Thursday, December 16, 2010

Topics and Link

I am sorry I forgot to enter my topics and link to my Wikipedia page on the blog. Even though we have already chosen topics and created pages I will give my proposed topics here now and perhaps create them in the future. The topics I suggested were as follows:

Sphinx Organization, Non-profit Organization

Sanford Allen, Violinist
Anthony Elliott, Cellist

Monday, December 6, 2010

Added links, and thoughts on current compositional trends

Hi all,

I have added some more links to the Juventas Wiki page. They are pretty minor changes (a few more links to reviews and a couple of internal links to other Wikipedia pages) but I am hoping that it will slowly increase the credibility of the page. I also removed the "Orphan" tag, since the strict definition is that it applies to a page with three links or less. You can see the updated page here and the list of changes here.

My philosophizing for this week comes from an experience I had this past weekend. I did a recording session for a local music college (I don't want to name names here because it's really not important) who's students had taken an advanced composition course. The students' final project was to compose and orchestrate a short, original work. They were then given about 20 minutes with a pickup orchestra in a studio to record their work.

Many of the works were quite nice, however, they generally all followed very predictable patterns of melody, rhythm and harmony. In short, many of them were rather banal and formulaic. Hewett's comments regarding the "evocation" trend in contemporary tonal music came to mind (see p. 233). Out of 20 different works, only 2 struck me as somewhat original in style and presentation. I recorded from 10 AM to 4:30 PM (with breaks), but by the early afternoon I felt like I was recording the same piece over and over.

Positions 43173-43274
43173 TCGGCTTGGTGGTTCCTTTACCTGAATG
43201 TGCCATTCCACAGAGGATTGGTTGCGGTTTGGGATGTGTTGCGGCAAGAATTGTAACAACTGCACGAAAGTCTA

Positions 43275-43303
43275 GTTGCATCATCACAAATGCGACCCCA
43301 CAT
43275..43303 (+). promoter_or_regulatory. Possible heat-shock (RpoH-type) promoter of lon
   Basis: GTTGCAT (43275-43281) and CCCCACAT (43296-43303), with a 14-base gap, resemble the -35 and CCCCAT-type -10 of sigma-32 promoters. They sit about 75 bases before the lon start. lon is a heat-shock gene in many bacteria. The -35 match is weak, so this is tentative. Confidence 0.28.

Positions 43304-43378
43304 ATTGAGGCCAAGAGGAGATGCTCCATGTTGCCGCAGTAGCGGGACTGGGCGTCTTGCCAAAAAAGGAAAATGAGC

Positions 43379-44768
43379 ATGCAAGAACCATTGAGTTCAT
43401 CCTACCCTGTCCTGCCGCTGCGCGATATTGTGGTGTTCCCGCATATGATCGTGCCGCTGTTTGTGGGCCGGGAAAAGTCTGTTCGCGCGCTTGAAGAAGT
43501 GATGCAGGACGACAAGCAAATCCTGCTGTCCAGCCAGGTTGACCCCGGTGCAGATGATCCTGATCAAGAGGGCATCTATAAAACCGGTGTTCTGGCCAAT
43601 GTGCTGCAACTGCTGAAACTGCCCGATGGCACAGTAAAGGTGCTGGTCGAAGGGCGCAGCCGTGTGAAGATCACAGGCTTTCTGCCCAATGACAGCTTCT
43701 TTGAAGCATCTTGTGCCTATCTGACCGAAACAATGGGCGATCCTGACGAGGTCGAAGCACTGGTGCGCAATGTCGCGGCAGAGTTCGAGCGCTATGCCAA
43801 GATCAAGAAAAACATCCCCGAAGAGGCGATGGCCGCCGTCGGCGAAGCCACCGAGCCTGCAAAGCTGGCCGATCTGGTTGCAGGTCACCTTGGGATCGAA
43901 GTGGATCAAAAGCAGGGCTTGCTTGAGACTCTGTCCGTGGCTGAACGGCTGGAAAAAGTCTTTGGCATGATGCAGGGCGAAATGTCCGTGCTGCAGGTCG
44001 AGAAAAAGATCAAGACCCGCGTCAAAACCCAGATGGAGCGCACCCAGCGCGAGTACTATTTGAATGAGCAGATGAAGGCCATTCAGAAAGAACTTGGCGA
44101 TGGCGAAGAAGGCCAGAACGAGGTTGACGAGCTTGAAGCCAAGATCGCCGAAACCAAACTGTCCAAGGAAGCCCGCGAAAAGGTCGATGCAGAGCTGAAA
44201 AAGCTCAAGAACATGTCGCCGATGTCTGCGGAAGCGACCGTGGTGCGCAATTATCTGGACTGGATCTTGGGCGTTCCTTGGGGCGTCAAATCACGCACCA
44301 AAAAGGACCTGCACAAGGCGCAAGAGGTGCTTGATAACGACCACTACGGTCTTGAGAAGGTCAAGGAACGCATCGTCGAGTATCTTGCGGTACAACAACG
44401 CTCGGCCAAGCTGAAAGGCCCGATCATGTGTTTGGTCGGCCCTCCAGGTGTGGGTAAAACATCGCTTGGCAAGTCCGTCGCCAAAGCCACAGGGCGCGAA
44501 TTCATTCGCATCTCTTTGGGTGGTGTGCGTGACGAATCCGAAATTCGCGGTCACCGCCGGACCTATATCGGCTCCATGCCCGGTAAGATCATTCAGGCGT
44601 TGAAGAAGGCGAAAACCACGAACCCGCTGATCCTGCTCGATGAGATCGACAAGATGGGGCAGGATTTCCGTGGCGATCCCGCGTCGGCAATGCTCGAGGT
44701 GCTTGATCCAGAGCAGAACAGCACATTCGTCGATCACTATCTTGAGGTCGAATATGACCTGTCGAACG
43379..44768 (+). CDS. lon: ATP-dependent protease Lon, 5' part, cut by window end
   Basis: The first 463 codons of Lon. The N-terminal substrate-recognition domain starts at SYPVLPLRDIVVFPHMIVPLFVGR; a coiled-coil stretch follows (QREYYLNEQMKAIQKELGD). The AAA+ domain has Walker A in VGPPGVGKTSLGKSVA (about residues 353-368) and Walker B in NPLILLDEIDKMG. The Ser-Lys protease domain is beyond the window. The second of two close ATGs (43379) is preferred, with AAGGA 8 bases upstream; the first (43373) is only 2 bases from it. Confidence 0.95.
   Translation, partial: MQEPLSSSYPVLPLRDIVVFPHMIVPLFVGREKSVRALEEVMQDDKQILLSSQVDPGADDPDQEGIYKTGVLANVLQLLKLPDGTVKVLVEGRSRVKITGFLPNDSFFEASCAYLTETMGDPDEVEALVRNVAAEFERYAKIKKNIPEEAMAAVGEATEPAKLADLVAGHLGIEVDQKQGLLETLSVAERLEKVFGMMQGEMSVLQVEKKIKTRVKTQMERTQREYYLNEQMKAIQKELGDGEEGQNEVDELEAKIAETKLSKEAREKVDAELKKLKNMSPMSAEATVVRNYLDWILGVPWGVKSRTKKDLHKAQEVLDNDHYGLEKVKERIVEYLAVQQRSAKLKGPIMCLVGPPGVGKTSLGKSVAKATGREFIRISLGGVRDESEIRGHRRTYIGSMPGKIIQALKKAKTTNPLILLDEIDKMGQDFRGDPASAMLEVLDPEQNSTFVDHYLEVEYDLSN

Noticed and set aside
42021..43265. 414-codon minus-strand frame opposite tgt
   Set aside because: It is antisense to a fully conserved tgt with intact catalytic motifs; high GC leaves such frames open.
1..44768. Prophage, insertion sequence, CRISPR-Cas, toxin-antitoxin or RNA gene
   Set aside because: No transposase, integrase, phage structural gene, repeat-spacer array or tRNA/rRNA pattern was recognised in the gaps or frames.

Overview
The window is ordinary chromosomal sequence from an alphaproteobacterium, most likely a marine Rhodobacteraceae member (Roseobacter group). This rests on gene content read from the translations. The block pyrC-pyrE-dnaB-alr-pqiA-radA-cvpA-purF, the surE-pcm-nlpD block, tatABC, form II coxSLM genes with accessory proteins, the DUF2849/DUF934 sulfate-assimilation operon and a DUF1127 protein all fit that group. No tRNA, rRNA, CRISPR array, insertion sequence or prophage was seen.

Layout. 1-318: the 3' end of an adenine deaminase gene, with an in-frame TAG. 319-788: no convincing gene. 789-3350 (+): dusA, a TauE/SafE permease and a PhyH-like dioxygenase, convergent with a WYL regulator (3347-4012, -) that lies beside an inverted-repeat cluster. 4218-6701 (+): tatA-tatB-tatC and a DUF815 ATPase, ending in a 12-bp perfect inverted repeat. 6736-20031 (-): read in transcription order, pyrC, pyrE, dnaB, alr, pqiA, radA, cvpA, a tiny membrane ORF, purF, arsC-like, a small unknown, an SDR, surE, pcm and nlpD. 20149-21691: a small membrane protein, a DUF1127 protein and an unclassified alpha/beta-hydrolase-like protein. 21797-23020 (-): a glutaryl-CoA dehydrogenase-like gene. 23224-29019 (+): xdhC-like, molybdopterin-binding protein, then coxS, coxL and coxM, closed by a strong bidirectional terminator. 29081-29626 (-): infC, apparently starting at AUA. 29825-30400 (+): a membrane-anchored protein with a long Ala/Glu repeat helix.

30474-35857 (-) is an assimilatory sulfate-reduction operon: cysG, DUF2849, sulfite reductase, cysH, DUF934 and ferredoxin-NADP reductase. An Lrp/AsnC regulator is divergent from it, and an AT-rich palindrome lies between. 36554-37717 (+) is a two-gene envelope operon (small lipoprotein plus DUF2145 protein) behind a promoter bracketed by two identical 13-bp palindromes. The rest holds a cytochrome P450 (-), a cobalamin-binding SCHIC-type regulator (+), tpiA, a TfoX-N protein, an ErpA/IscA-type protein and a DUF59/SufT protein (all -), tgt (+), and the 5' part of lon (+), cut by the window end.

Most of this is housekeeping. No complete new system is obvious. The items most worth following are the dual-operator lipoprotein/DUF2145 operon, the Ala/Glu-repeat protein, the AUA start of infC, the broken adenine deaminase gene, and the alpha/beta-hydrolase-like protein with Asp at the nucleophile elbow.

Incidentally, this contrasts to an almost absurd degree with the majority of my past experience with student works. During my undergraduate and graduate careers I performed many outlandish, bizarre and utterly strange pieces by university composition students. What struck me most is that during my college career, most student works I have performed fall starkly into one of two polar categories: 1) commercially-disposable, cliché music for mass media or 2) aggressively bizarre, experimental art music. Rarely have I ever found a middle ground between these extremes.

I mentioned this to one of the other horn players at the session and she agreed with my experience completely. The thing I'm now trying to figure out is, why? I understand that music is often composed with a specific purpose in mind (for a film, for a TV commercial, to be iconoclastic, or even to specifically avoid having a purpose) but it seems strange that the camps should be so sharply and widely divided. The few really memorable original works that I have played seem to straddle this gap. Why don't more composers seek a fusion rather than holding to one extreme or the other? Perhaps one of our resident composers will be able to shed more light on this for me.

Until tomorrow,

Saturday, December 4, 2010

More on Morrison

Just a couple of things:

1. I added a photograph to John Morrison's Wikipedia site. (Check it out: Article)